Uncle Stephen by Forrest Reid is a sewn hardback book of 282 + xviii pages with silk ribbon marker, head and tailbands, and d/w.
Limited to 350 copies.
Price: £27.50 inc. p&p worldwide.
A subtle, supernatural novel reminiscent of the work of the author’s great friend Walter de la Mare, Uncle Stephen also has its roots in the Gothic novels of his countryman J. Sheridan le Fanu. It is a story of time-travel, magic and the joys and responsibilities of friendship. Tom Barber is a newly-orphaned boy in search of the mysterious uncle he has never met, and about whom there is a hint of scandal. . .
The story of Uncle Stephen, first published in 1931, came to Reid in a dream, and the dreamlike evocation of the the Ulster countryside in which it is set trembles over the brink into the magical:
'. . . from beginning to end, [the book] was composed in sleep--or perhaps I should say "lived", for I undoubtedly was Tom. Of the exact date of this dream I have no note, but next morning I wrote it all out and sent a summary of it, in the form of a letter, to Walter de la Mare. . . "Has the magician come on any further?" he asks [in his reply]. "What you said in your letter should be a vivifying nucleus; and though a wicked magician would be easier, a good one would be far more original, and offer a more delicate scope. Have you put anything on paper yet?" '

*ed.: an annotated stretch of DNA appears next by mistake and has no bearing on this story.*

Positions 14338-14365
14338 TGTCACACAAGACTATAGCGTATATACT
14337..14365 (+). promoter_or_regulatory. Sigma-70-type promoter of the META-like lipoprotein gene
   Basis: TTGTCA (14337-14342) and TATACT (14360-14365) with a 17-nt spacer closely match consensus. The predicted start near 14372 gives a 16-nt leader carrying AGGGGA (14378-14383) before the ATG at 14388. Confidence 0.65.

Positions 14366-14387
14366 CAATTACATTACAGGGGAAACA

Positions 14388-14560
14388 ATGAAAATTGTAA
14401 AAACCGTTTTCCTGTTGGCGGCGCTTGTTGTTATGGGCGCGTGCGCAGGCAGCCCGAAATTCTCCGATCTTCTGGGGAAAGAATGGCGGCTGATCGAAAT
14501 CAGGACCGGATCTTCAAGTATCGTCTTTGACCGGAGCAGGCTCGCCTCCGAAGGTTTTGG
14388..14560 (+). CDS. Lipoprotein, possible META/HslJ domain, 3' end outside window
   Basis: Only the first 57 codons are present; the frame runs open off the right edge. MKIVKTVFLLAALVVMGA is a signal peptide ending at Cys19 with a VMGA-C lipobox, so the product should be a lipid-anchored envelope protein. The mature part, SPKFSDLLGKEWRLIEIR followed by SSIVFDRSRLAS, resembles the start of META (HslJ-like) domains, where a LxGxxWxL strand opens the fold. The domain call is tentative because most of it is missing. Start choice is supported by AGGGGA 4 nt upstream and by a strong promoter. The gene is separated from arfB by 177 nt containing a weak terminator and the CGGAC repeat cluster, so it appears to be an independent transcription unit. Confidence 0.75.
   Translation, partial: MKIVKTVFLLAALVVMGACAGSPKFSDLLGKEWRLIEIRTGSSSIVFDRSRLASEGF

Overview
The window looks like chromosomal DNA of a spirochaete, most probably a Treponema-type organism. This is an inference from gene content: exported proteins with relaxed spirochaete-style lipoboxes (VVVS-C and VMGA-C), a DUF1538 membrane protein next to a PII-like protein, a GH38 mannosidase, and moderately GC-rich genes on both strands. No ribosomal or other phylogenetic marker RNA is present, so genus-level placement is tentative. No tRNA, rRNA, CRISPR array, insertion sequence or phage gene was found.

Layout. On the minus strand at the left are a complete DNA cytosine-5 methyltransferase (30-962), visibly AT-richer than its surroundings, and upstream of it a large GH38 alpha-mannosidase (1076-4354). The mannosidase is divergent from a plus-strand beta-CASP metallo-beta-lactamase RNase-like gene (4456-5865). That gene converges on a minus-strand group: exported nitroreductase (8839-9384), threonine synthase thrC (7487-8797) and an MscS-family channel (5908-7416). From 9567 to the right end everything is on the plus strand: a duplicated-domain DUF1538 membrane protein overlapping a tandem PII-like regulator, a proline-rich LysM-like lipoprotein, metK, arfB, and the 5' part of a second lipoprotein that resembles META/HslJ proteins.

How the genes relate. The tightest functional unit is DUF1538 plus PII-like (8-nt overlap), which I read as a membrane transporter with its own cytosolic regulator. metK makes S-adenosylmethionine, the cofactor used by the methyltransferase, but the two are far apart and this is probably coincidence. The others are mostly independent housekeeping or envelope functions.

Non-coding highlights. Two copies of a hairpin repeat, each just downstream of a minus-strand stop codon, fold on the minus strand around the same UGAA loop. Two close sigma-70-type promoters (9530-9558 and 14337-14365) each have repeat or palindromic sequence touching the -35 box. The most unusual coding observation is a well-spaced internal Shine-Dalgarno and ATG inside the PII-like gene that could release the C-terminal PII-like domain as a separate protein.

To Reid, the trees, fields and streams of the natural world were 'reflections of a divine world existing beyond the flux of time and fate and change.' Tom, exploring the grounds of his Uncle’s house and the countryside around, is a child of this pagan, subtly erotic world, slipping between dimensions, coming to a new awareness of the possibilities of his life.
Uncle Stephen was first published by Faber & Faber, 1931. This edition with a new introduction by Colin Cruise.
'. . . If you can appreciate fine words and sensitive feelings and fantastic situations, Uncle Stephen is your book.' - Time and Tide